Uh oh, here we go again with the Chargers linebackers. Murray has not put up starting-worthy numbers for our fantasy squads, but he’s been a full-time player despite some struggles in coverage. I guess the Bolts’ coaching staff wasn’t seeing the improvement they were looking for, as Murray was pulled from the every-down linebacker role for what coach Anthony Lynn termed “communication issues.” That’s not good for the defensive signal-caller.

Denzel Perryman replaced him in the three-down role in the second half, with Murray only playing in three-linebacker sets. Most of us have been burned a time or two with this franchise; just keep Murray benched or stashed on your taxi squad for now. I’m fairly confident (gulp) he is still in good dynasty standing, and it’s possible if not likely that his demotion was a one-week teaching moment. We know Lynn was a big fan of Murray coming out of Oklahoma. Still, if you’re buying low, be cautious and don’t overpay.

Isaiah Simmons, LB ARI

32 of 61 snaps (52%); three solo tackles

Where did this come from? Simmons played more than half of the defensive snaps. The usage is a step in the right direction, although he’s not getting enough work to warrant starting consideration for your fantasy team. Keep in mind it’s only one week, so it remains to be seen whether this was matchup-specific, or whether the Cardinals made a concerted effort during the bye week to figure out how to get Simmons on the field more with Jordan Hicks and De’Vondre Campbell, each of whom handled a full workload.

Others of note:

  • Jordyn Brooks, LB SEA – 22 of 68 snaps (32%); one solo tackle, one assist
  • Cam Brown, LB NYG – two of 54 snaps (4%)
  • Carter Coughlin, LB NYG – four of 54 snaps (7%)
  • Troy Dye, LB MIN – 25 of 75 snaps (33%); two solo tackles, two assists; not playing in nickel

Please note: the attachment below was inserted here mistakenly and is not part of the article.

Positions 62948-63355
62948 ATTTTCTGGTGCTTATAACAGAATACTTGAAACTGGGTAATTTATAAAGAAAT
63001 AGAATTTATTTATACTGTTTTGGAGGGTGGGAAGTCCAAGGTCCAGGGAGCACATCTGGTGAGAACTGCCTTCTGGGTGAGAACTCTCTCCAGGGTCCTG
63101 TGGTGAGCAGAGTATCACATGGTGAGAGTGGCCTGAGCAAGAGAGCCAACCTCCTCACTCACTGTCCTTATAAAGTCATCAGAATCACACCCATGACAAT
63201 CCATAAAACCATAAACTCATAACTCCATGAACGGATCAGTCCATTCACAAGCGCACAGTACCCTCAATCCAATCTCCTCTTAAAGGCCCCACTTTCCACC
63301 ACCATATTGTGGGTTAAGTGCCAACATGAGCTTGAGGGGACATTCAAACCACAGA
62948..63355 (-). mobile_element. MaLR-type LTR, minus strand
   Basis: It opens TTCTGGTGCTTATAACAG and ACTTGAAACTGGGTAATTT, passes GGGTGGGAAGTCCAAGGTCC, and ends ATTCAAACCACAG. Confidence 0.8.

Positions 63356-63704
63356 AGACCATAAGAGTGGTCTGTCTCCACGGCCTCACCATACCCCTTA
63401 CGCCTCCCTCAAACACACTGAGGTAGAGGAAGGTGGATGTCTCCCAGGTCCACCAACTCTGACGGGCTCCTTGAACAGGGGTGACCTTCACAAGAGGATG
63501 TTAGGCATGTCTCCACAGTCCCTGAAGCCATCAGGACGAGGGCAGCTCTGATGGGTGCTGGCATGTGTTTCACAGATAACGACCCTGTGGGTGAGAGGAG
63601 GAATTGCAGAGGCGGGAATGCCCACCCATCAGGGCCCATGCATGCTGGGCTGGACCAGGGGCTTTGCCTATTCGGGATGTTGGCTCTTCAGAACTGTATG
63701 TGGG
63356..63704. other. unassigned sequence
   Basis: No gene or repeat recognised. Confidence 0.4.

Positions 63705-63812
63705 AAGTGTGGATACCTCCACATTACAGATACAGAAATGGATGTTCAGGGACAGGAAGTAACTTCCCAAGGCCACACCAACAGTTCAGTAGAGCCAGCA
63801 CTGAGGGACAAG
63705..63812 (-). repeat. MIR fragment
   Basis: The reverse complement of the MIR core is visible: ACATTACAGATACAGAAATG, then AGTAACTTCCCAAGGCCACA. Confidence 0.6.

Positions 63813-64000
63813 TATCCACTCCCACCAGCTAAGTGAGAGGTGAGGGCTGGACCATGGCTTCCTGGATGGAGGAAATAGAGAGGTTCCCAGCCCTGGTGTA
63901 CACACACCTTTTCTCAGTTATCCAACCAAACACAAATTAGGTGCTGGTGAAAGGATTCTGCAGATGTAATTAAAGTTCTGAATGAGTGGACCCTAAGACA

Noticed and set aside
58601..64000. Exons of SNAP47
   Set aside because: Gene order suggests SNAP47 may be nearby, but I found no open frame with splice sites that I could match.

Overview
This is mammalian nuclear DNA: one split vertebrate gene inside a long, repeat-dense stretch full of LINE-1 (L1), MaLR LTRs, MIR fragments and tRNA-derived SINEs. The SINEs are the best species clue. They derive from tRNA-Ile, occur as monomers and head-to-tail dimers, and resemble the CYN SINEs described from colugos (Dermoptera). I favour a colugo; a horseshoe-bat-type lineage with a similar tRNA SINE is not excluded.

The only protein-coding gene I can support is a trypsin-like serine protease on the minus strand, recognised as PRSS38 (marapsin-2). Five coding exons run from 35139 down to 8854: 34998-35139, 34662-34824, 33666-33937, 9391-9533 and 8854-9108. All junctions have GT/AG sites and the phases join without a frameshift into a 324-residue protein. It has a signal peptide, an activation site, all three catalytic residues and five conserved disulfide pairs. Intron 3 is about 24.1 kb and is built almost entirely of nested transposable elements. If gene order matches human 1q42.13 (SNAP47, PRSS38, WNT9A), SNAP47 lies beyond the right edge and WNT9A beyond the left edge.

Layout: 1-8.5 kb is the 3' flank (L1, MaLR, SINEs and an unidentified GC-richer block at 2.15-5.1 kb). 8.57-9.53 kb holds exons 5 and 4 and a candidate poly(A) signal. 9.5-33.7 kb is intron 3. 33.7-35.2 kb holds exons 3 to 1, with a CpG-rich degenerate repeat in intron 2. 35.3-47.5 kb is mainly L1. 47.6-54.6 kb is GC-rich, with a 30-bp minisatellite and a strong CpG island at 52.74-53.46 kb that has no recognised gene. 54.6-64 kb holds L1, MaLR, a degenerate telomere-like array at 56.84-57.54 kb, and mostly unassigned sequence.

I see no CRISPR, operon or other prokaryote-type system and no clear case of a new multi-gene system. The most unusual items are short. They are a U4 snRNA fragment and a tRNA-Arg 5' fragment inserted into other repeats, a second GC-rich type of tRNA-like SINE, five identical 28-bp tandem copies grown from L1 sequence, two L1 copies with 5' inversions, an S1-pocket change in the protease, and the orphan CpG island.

• Willie Gay, LB KC – 15 of 83 snaps (18%); one assist
  • Anfernee Jennings, LB NE – seven of 46 snaps (15%); one assist
  • Mykal Walker, LB ATL – 11 of 73 snaps (15%); one solo tackle
  • Jabari Zuniga, LB NYJ – 19 of 81 snaps (23%); one solo tackle, one assist

Notable inactives and injuries:

  • Shaquille Quarterman, LB JAX – suffered some sort of injury during practice late in the week and was placed on injured reserve


Julian Blackmon, S IND

64 of 64 snaps; three solo tackles; one tackle for loss

Along with Antoine Winfield, Blackmon is on almost all (if not all) mid-season all-rookie teams at safety. As good as he is, he shouldn’t be in your fantasy lineups, as this was typical of his output for the season. It’s not likely to improve much in his deep safety role. He was playing closer to the line of scrimmage in the second quarter on his tackle of Devin Duvernay – Blackmon showed off his closing speed to hammer the Ravens rookie receiver out of bounds for a loss of one yard on an end-around.

Jeremy Chinn, S CAR


Sam Franklin, S CAR

61 of 62 snaps (98%); five solo tackles, two assists; one sack; one tackle for loss; one quarterback hit

First and most importantly, Chinn is expected to return this week after somewhat surprisingly being declared inactive with a knee injury in week nine. He had shown improvement leading up to the game, which Carolina only lost by two points. Travis Kelce went off in this game, hauling in ten receptions for 159 yards, and I’m going out on a limb to say Chinn’s absence had a little bit to do with it.

Franklin, who is playing in place of the injured Juston Burris, had his best game from a production standpoint, and can be considered for your fantasy lineups in projected pass-heavy matchups if you’re in a bye-week pinch. Burris may be close to returning though, so keep an eye on his status.

In addition to the tackles, Franklin notched his first career sack. In the third quarter, he started in man coverage over Tyreek Hill, then peeled off after five yards and chased Patrick Mahomes to the opposite sideline for a five-yard loss. Mahomes later took advantage of the rookie in deep coverage when Franklin froze on deep crossing routes by Hill and Mecole Hardman. Franklin failed to follow Hill’s route, and Mahomes dropped a pass in for an easy 28-yard touchdown.

Kamren Curl, S WAS

77 of 77 snaps; six solo tackles, five assists; one sack; one tackle for loss; two quarterback hits

Coming off the bye week, Curl retained Landon Collins‘ safety role – the one that is more often closer to the line of scrimmage – with Deshazor Everett in the free safety spot. If you started Curl, you were thankful for it, and he looks the part, for the most part. I think he struggles when the ball isn’t in front of him, and it shows in coverage, where he’s typically a step behind. He was burned early in the game by receiver Austin Mack on what turned into a 50-yard gain, and he struggled in man coverage when lined up over tight end Evan Engram – once on a 16-yard touchdown catch near the end of the first half. Those coverage issues are good for immediate fantasy production, but will need to be rectified if Curl is to have any long-term value.